Motorway (2012)
By: Rip on June 18, 2013 | Comments
Eastern Eye | Region 4, PAL | 1.78:1 (16:9 enhanced) | Cantonese DD 5.1 | 85 minutes (Full Specs)
The Movie
Cover Art
Director: Pou-Soi Cheang
Starring: Anthony Wong, Shawn Yue, Xiaodong Guo, Barbie Hsu, Josie Ho
Screenplay: Joey O'Bryan, Kam-Yuen Szeto
Country: Hong Kong
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Motorway follows cops Lo Fung (the legendary Anthony Wong), who is soon to retire, and overly enthusiastic rookie Chan Cheung (Shawn Yue), who are part of the 'Invisible Squad', a Hong Kong police unit that use fast cars to chase down those who defy speed limits on the city's streets. Just as Lo Fung's time in the force is about to end, his past comes back to haunt him when an infamous getaway driver by the name of Jiang Xin (Guo Xiaodong) arrives back in Hong Kong and arranges to get himself caught in a speed-trap as part of a plan to spring his old mate Huang Zhong (Li Haitao) from jail. The ever confident Cheung chases their getaway car, but is ultimately humiliated when Xin leads him through a very tight lane with a turn so tight no driver should be able to get round it. Of course, Xin manages this incredible feat, and this strikes a chord with Fung who recalls that he came up against the very same driver many years before. The film then takes off in the third act, with the intensity to catch the villains reaching boiling point as Zhong bumps off every single cop who gets in the way of his and Xin's planned jewellery heist. Fast cars, screeching tyres and throbbing engines ensue…

Being somewhat of a closet 'rev-head', I thoroughly enjoyed Motorway. Produced by the great Johnny To (Election, etc), and though obviously inspired by Walter Hill's The Driver and Nicolas Winding Refn's more recent Drive, Motorway eschews any excess story and superfluous character development to concentrate on presenting itself as a stylish urban thriller about a mob of cooler than cool dudes who get into a series of carefully constructed and superbly executed car chases through the heart of Hong Kong. Set almost entirely at night, the film provides just enough plot to string the stunts together, while throwing out any suggestion of romance, melodrama or, for the most part, conversation. At a lean 89 minutes, the film's stripped-back narrative is arguably to the film's credit, with about 75% of its run time spent on the road. The characters pretty much exist to service the action and provide a motive for another beautifully shot chase sequence.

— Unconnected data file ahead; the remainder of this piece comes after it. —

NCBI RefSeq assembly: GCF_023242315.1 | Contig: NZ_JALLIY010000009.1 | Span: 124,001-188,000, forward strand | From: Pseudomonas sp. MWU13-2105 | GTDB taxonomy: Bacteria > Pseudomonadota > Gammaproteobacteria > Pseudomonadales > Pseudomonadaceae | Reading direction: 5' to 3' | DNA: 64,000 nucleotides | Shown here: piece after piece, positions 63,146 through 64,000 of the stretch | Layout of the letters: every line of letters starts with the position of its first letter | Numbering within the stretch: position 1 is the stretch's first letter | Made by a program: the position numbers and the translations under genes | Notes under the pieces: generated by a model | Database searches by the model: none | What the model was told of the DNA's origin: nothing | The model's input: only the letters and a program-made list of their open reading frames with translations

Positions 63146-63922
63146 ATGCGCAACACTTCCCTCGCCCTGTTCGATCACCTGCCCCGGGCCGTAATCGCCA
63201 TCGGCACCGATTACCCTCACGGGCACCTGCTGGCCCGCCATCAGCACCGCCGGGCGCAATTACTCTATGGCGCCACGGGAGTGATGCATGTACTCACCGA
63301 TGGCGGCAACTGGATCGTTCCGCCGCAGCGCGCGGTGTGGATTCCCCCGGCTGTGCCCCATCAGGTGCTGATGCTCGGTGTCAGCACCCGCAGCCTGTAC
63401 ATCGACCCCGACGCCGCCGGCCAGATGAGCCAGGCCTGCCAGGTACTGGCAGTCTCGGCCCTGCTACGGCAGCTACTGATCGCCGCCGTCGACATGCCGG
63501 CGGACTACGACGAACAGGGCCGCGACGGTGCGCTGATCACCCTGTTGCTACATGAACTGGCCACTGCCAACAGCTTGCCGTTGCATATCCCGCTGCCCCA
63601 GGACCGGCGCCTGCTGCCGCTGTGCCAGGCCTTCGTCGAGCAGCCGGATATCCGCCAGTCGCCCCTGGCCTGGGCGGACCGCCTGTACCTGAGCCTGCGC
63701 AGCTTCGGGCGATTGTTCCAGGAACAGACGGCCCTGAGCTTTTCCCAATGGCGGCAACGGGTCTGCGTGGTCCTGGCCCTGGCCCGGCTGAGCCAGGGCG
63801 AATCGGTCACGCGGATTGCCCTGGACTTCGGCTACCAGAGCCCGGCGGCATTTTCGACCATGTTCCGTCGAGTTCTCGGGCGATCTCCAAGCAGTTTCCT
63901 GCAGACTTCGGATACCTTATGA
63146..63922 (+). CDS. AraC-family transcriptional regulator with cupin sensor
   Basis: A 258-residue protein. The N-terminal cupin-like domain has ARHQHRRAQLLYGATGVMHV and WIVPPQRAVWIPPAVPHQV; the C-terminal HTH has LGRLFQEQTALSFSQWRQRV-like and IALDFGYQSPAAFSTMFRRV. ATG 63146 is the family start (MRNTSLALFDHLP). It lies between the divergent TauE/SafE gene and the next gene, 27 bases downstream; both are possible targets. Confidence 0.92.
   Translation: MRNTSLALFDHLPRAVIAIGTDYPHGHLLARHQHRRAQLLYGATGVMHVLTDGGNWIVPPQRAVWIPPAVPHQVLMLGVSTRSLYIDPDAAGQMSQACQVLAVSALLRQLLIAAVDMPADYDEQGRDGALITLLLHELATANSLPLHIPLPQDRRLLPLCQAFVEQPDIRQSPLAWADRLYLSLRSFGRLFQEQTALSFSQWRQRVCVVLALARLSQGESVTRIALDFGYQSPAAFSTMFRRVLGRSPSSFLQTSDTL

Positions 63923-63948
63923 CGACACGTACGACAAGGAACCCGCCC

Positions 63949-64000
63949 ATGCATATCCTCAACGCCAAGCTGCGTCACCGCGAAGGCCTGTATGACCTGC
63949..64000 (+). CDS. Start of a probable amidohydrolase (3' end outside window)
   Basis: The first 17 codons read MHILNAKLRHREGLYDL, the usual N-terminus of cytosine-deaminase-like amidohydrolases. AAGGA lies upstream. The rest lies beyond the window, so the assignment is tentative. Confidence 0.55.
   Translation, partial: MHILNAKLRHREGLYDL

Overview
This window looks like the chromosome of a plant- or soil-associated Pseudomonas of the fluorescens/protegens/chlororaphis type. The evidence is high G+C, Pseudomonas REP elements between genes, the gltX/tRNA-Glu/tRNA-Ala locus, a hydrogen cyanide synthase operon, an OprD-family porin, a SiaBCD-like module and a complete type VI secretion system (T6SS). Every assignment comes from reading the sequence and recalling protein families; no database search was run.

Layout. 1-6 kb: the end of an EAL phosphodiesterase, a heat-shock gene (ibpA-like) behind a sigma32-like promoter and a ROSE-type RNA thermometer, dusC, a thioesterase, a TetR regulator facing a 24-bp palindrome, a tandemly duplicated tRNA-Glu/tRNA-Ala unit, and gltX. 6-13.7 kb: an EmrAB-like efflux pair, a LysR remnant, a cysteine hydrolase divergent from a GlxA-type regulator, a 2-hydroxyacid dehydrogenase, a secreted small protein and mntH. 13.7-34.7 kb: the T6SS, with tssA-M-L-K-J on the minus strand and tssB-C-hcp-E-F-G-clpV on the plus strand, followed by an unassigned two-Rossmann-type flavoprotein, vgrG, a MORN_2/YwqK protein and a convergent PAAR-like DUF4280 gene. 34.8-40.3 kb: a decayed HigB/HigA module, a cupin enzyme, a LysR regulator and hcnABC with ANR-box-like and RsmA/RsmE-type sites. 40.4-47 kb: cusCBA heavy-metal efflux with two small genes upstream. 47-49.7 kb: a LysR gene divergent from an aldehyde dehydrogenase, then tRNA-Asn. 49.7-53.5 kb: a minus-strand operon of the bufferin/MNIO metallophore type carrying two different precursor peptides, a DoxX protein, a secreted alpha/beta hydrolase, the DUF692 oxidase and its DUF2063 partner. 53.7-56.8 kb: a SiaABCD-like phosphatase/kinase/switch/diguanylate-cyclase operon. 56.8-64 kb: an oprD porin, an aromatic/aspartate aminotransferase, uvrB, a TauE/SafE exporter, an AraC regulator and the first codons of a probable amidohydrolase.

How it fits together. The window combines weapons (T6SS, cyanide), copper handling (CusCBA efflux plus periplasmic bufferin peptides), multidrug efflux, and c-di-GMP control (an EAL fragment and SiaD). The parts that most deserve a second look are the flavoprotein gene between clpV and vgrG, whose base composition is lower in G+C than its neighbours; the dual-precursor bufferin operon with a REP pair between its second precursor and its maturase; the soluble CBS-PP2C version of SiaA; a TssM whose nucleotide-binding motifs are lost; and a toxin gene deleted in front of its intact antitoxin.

That said, Motorway is not all just car chases and crashes. The film features a very cool techno score by Alex Gopher and Xavier Jamaux, along with many familiar faces from Hong Kong cinema that fans will instantly recognize. Lam Kar Tung and Josie Ho appear as police seniors who are almost always a few steps behind the main antagonist, and of course everyone's favourite HK bad boy, the wonderful Anthony Wong, in a rare good guy role. Barbie Hsu doesn't fair as well (though no fault of her own) with a pretty thankless role that's decorative at best and here mainly to balance all the testosterone on display. And leading man Shawn Yue is fine as the impetuous Chan Cheung, a character who's motivations are unfortunately never really made clear in the film. As a consequence, when partner Lo Fung's backstory is eventually revealed, it creates an imbalance. Cheung remains an enigma who is expected to carry the balance of the film on his shoulders, even though Lo has engendered greater sympathy and understanding. Jiang Xin and his loose-cannon partner appear to have greater chemistry between them than that of our heroes. Still, it's a minor hiccup in what is otherwise another great flick from director Soi Cheang, the man behind some other very cool titles, such as Dog Eat Dog and Accident.
The Disc
Madman's Eastern Eye Dvd presentation of Motorway appears in a 16x9 enhanced 1:78:1 aspect ratio. The print here is very clean, with not a blemish to be found. Sharpness and detail are very good. Blacks and shadow detail are excellent, which is important for a film staged mainly at night. English subtitles appear in a yellow font. Good stuff all around.

Audio comes in both Cantonese and Mandarin Dolby Digital 5.1 surround tracks. Naturally, in a film about cars racing about, you'd expect a nice, enveloping sound field and that's exactly what we get. The subwoofer gets a decent workout too, with the multitude of crashes and rumbling engines in the film thumping through the mix. And that great musical score throbs away nicely. All in all, this a great audio track, as befits a movie like this.

Unfortunately, in the extras department we only get the the film's trailer and 4 other Eastern Eye previews. But I guess we should be thankful for even getting this neat flick here in Australia, as it hasn't yet been released on the home video format in either the USA or UK, so kudos to Madman. This is the type of movie that would be wonderful on Blu-Ray, but we only get a DVD here. If you're after a Blu-Ray, you'll have to go the Region A Hong Kong release, which also contains a 'making-of'.
The Verdict
Movie Score
Disc Score
Overall Score
Motorway is a petrol-head's wet dream. Far superior to the more conventional likes of the Fast And Furious franchise and lacking the arguable pretensions of Drive, it's a slick, no-nonsense action thriller, and along with all that rubber, it's got style to burn. Recommended.
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